Domains at War Designer's Notes #1: Magic
Welcome, everyone! The Domains at War kickstarter has just launched, and after just 48 hours we’re already close to meeting our initial goals. It’s an exciting time for me as a designer, as the rules pass from a small closed circle of testers into the hands of the larger gaming community.
During the month that our Kickstarter is running, I’m going to be presenting a series of designer’s notes on various aspects of Domains at War. If you like our design philosophy, perhaps you’ll back the product; and if you don’t, then I’ve spared you from future disappointment! Either way, it brings the design out of the “Ivory Tower” and hopefully makes it more meaningful to you.
Let’s start with magic. When designing Domains at War, I wanted it to be able to handle fantasy engagements where sorcerers could fling fireballs, undead could rise from the earth, and strongholds could be wrecked by miraculous earthquakes. But I also really wanted it to be able to simulate the historic battles fought in the ancient and medieval world. My first design challenge was determining whether these two design goals were even compatible!
After reviewing the many ways magic has appeared in fantasy wargames and military fiction, I concluded there were basically three schools of thought.
At one extreme is the “magic as machine-guns” school. Here, spells are as common as machine-guns, clerics as common as medics, and griffins as common as airplanes. The result is what might charitably described as “World War II of the Ring”. This school envisions elven-cloaked snipers unleashing lightning bolts on unsuspecting foes while an air force of wyvern riders drops bombs. That’s undoubtedly fun, but has more in common with Warhammer 40K than any of the wars of antiquity.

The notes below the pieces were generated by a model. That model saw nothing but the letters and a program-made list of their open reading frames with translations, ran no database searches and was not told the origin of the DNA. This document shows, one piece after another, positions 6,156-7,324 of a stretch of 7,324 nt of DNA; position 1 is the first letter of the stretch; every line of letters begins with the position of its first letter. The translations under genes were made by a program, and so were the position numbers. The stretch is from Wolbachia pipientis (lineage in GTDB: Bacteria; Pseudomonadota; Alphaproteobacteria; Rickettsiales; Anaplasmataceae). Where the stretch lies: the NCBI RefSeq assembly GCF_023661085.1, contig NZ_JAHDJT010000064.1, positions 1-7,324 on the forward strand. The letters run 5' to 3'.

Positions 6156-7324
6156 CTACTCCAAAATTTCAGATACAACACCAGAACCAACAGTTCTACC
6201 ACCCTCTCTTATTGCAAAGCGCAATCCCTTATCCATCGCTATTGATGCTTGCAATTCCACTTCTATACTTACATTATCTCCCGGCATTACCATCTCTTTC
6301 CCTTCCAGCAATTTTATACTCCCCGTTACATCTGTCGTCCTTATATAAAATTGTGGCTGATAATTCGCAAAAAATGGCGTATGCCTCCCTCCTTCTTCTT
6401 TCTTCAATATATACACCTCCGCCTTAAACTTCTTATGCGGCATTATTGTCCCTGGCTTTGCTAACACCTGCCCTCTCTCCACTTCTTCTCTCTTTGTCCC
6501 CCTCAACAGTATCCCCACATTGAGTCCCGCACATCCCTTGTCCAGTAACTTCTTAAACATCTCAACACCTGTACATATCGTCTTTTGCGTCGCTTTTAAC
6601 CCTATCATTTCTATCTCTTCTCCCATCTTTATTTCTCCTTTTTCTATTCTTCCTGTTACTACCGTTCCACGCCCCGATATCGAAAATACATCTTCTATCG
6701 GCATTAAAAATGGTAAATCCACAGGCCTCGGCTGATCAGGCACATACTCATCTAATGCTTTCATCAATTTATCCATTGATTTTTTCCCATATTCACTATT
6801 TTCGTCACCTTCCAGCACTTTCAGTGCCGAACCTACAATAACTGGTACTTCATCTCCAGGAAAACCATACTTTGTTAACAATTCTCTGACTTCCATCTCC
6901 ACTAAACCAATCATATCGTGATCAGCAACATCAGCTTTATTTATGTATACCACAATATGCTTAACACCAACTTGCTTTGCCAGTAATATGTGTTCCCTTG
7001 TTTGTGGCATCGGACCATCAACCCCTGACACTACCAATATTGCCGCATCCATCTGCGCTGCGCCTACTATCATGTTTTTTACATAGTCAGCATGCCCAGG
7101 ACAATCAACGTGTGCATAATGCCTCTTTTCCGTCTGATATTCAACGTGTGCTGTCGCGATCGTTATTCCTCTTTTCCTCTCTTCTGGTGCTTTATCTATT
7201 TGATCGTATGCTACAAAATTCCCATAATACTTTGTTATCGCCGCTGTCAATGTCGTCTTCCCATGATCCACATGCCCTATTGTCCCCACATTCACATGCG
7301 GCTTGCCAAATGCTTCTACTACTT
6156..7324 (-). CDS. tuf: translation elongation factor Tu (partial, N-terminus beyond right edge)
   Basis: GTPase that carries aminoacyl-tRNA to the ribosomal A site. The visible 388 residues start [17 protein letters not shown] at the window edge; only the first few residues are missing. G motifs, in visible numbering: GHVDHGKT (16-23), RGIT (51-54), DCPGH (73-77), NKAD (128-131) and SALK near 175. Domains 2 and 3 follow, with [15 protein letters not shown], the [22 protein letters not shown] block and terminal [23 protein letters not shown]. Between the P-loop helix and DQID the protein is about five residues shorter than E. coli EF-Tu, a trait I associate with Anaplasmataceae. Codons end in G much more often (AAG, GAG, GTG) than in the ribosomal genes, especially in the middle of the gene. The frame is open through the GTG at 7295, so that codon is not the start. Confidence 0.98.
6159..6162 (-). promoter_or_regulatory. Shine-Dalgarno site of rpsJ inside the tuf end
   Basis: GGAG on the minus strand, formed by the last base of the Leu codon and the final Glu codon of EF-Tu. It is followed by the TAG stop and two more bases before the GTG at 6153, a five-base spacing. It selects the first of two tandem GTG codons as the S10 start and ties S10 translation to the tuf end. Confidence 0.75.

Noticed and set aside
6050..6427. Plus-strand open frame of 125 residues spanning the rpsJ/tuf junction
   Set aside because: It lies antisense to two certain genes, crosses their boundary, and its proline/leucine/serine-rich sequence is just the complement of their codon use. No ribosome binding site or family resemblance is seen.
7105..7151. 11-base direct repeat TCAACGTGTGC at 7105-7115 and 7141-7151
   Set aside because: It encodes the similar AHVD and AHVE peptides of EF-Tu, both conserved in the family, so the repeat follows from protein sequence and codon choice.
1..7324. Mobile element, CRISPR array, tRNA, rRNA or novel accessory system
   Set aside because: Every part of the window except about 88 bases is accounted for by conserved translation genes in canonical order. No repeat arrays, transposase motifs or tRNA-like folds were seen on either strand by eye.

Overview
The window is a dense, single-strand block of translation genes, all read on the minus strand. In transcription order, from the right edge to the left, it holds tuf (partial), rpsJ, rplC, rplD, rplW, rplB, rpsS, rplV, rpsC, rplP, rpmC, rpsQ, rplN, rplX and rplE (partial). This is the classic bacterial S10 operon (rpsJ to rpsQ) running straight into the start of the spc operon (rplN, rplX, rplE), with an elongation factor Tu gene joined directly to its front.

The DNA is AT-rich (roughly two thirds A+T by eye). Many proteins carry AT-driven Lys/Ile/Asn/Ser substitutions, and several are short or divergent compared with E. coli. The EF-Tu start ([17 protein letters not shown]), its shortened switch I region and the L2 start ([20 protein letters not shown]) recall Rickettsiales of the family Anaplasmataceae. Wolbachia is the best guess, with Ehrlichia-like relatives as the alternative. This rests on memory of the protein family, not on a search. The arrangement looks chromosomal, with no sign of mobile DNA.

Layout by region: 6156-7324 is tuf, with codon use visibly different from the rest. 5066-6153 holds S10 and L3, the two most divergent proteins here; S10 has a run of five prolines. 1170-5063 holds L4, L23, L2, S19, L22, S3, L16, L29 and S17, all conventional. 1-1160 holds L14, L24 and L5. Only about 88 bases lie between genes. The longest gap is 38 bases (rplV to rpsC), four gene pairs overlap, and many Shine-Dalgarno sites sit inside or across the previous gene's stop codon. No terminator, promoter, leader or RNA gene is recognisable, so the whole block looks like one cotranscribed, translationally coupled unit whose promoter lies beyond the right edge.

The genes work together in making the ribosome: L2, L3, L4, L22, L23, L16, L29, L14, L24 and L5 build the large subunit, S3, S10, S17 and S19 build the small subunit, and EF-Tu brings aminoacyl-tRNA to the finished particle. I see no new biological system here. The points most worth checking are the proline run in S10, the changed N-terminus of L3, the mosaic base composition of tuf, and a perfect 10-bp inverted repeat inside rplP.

At the other extreme is the “magic as atomic bombs” school. Here, magic is much feared and occasionally very powerful, but rarely seen in conventional warfare. This school imagines that most battles are identical to those described in history. The fate of kingdoms is decided by spear and phalanx. Magic rarely has any direct place on the battlefield, although it may occasionally end a war. While this thinking dominates much of fantasy fiction (as in Conan, Lord of the Rings, and Song of Ice and Fire), ACKS and its brethren allow for more magic than this school can tolerate.
In between these two extremes is the “magic as cannons” school. Here, mages are equivalent to artillery batteries in the Napoleonic era, both in terms of their numbers and their importance. They can be kept massed (as "grand batteries") or parceled out to individual units (as “battalion guns”). In either case they are much feared, and the side that possesses more mages has an important advantage, just as in the 19th century the side with more guns had a potent advantage. But they are still so rare and their volume of firepower so limited that battles are primarily fought by massed ranks of soldiers taking and holding ground with personal weapons.
Domains at War is unquestionably a product of the latter school. Yes, our rules do suggest that a baron’s castle could be devastated by an 11th level mage with disintegrate and move earth. But the demographics of the Adventurer Conqueror King System also suggest that there should be no more than one 11th level mage per million people. There are 4,000 barons for every mage of that caliber! Such demographics, combined with the small number of spells available to spellcasters and the great cost of magic item creation, means that Domains at War campaigns will never be dominated by magic.
The topics covered by these rules reflect this underlying philosophy. For those areas where magic is most likely to affect warfare - construction, reconnaissance, sieges, and pitched battles – Domains at War provides detailed and comprehensive rules for magic. But for most aspects of warfare, the rules primarily focus on the mundane, not the magical. They aim to give the Judge a solid foundation for his military campaigns, one that’s grounded in real-world history. From there the Judge can improvise special rulings for any unique instances of magic, knowing that the fundamentals of warfare in his setting are on sound footing.
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